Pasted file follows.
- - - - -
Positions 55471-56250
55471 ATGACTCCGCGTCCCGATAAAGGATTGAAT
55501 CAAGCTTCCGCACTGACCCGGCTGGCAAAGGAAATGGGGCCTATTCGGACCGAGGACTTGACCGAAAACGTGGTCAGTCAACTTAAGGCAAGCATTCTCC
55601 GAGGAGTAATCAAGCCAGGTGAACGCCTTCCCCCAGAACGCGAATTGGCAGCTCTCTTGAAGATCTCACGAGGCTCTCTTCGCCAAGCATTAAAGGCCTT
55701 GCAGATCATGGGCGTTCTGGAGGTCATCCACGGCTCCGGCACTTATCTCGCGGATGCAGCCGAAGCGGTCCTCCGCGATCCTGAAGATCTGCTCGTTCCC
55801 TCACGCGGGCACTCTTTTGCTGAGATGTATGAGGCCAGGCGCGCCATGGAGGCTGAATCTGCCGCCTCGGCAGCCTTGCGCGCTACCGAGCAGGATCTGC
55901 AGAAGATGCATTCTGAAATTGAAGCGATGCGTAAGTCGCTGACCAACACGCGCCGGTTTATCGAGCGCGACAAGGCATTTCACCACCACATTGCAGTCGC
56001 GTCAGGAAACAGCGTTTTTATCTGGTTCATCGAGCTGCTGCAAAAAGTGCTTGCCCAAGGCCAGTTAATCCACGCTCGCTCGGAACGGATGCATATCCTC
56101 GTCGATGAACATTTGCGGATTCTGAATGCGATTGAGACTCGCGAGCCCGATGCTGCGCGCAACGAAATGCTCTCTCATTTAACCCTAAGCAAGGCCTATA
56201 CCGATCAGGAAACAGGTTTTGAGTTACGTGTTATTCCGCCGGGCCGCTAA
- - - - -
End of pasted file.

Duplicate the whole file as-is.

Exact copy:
Positions 55471-56250
55471 ATGACTCCGCGTCCCGATAAAGGATTGAAT
55501 CAAGCTTCCGCACTGACCCGGCTGGCAAAGGAAATGGGGCCTATTCGGACCGAGGACTTGACCGAAAACGTGGTCAGTCAACTTAAGGCAAGCATTCTCC
55601 GAGGAGTAATCAAGCCAGGTGAACGCCTTCCCCCAGAACGCGAATTGGCAGCTCTCTTGAAGATCTCACGAGGCTCTCTTCGCCAAGCATTAAAGGCCTT
55701 GCAGATCATGGGCGTTCTGGAGGTCATCCACGGCTCCGGCACTTATCTCGCGGATGCAGCCGAAGCGGTCCTCCGCGATCCTGAAGATCTGCTCGTTCCC
55801 TCACGCGGGCACTCTTTTGCTGAGATGTATGAGGCCAGGCGCGCCATGGAGGCTGAATCTGCCGCCTCGGCAGCCTTGCGCGCTACCGAGCAGGATCTGC
55901 AGAAGATGCATTCTGAAATTGAAGCGATGCGTAAGTCGCTGACCAACACGCGCCGGTTTATCGAGCGCGACAAGGCATTTCACCACCACATTGCAGTCGC
56001 GTCAGGAAACAGCGTTTTTATCTGGTTCATCGAGCTGCTGCAAAAAGTGCTTGCCCAAGGCCAGTTAATCCACGCTCGCTCGGAACGGATGCATATCCTC
56101 GTCGATGAACATTTGCGGATTCTGAATGCGATTGAGACTCGCGAGCCCGATGCTGCGCGCAACGAAATGCTCTCTCATTTAACCCTAAGCAAGGCCTATA
56201 CCGATCAGGAAACAGGTTTTGAGTTACGTGTTATTCCGCCGGGCCGCTAA